Governor Kitzhaber today requested the Oregon Attorney General's office to ask the U.S. Supreme Court to review the Ninth Circuit Court of Appeals decision that forest roads require individual water discharge permits under the federal Clean Water Act.
Governor Kitzhaber considers certain portions of the ruling by the federal Court of Appeals to be legally flawed and is concerned that the ruling could create increased economic, social, and environmental instability across Oregon's important forest management sector. Specifically, the Governor believes the Ninth Circuit's ruling wrongly mandates a permitting approach that should have been left to the discretion of the U.S. Environmental Protection Agency and states and effectively overturns a rule that has been in place for 35 years.
"The Clean Water Act stipulates that challenges to rules adopted to implement the act must be brought within 120 days of the adoption of the rule," Kitzhaber said. "Allowing a challenge to proceed now, in one state, 35 years after the rule's adoption, throws the timber industry and agencies into confusion; upsets established expectations; and will lead to different rules in different parts of the county -- contrary to congressional intent."
Oregon Board of Forestry chair John Blackwell agreed with the Governor's decision to ask the Supreme Court to review the ruling.
"Clean water is a crucial benefit of well-managed forests," said John Blackwell. "Roads are critical to that management, and we need sound rules about the construction and use of roads in forests. But that's a matter best addressed by natural resources agencies, not the courts."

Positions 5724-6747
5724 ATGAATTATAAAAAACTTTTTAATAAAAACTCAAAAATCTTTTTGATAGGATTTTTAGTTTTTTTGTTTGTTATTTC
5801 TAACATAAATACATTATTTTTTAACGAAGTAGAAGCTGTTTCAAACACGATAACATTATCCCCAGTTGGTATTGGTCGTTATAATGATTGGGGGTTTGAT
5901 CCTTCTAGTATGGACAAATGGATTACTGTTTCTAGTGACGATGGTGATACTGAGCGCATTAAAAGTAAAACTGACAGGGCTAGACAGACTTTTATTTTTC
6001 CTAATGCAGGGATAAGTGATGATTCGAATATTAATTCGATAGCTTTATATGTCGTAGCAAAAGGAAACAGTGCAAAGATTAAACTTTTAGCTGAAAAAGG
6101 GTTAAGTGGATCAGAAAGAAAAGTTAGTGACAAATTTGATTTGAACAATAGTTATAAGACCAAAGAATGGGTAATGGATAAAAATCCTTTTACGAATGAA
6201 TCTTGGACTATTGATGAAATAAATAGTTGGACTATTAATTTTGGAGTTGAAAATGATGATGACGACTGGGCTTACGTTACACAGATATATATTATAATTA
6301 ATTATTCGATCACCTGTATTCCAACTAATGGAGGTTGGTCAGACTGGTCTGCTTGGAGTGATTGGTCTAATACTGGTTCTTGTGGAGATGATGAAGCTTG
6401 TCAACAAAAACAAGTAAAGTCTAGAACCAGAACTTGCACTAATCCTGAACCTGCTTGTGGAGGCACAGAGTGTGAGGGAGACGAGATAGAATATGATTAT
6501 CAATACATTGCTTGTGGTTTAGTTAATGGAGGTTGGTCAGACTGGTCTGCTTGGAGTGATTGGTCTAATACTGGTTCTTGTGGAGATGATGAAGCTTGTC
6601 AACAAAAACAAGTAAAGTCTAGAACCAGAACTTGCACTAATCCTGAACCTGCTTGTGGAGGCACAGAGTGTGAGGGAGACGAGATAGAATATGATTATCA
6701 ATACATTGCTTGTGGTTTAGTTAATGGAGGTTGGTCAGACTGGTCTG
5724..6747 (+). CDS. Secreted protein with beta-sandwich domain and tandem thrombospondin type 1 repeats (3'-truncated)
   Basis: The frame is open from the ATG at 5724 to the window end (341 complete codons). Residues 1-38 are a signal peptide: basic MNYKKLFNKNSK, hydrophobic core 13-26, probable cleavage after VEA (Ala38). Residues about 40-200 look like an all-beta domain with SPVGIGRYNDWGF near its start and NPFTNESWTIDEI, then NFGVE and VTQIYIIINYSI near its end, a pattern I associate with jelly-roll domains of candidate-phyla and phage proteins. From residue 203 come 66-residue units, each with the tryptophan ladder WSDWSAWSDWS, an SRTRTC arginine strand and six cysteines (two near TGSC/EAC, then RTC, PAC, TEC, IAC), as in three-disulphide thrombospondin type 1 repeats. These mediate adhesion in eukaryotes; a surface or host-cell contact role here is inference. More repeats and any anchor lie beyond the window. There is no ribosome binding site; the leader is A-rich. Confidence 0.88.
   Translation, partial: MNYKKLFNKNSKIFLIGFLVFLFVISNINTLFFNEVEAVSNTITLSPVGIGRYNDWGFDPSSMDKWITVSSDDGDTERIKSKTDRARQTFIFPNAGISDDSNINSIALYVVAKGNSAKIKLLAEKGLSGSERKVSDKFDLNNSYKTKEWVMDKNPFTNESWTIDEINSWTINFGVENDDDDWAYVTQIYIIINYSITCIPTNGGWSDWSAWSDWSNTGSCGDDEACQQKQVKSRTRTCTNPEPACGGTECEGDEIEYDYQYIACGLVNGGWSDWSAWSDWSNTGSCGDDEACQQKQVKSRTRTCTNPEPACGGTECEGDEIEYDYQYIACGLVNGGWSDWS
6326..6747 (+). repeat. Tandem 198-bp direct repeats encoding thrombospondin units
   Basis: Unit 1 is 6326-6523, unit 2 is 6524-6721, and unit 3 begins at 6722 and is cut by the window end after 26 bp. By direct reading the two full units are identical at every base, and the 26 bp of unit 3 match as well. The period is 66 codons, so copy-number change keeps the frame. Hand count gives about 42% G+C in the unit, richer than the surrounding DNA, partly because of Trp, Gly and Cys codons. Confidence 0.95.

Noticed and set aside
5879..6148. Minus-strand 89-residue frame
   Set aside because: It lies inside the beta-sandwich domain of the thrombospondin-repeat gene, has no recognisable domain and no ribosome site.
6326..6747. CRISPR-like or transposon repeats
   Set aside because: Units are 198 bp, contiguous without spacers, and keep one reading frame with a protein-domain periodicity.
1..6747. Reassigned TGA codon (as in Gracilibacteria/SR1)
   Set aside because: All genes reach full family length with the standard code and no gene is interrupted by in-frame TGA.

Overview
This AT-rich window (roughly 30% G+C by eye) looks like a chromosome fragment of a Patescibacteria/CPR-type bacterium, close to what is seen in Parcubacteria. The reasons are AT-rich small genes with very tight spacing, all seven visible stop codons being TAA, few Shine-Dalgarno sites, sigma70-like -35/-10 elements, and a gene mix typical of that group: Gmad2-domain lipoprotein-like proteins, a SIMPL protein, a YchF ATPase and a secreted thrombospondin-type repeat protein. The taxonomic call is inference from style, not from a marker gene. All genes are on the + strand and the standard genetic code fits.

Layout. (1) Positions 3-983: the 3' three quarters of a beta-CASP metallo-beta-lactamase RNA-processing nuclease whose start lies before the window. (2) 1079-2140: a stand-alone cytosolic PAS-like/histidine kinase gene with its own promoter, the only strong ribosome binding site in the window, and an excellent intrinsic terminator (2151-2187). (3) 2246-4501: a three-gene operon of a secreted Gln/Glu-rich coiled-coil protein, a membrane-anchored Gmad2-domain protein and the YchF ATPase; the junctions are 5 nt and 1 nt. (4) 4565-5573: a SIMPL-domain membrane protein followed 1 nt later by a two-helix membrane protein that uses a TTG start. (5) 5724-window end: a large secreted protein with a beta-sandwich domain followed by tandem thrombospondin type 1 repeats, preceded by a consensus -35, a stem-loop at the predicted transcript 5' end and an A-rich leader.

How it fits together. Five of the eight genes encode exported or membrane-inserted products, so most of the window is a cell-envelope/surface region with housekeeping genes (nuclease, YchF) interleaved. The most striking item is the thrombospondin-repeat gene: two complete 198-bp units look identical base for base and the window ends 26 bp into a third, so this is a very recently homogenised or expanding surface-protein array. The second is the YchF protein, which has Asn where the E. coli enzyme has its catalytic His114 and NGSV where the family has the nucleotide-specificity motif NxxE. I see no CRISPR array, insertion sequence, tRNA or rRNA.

The Governor strongly believes that improvements in water quality are needed, but that those improvements will most effectively be achieved through constructive interactions between policy makers, regulatory agencies, forest landowners and managers, and other interests.
"I'm not arguing with the outcome sought by the plaintiffs in this litigation: to improve forest road management and curtail impacts that result in harmful discharges to streams and degradation of water quality and fish habitat," said Governor Kitzhaber. "However, we are at a point in the history of our management of forest lands where we need to develop stability, consensus, and collaboration, not management by lawsuit. Dramatically expanding citizen lawsuits risks accelerating the conversion of our forest land to development, costing us both in terms of harvest revenue and environmental values, as well."
The Oregon Department of Justice will prepare a petition for the Supreme Court's review in the coming months.
Meanwhile, U.S. Senator Ron Wyden has decided to pursue a legislative response to the Ninth Circuit's decision. While Governor Kitzhaber recognizes that a narrow amendment to the Clean Water Act may ultimately be necessary, he does not believe that this should be our starting point. "Before seeking a legislative solution we should fully explore an administrative resolution of the issues created by the Ninth Circuit's decision, including approaches that improve water quality while minimizing or avoiding the requirement for individual permits," said Governor Kitzhaber.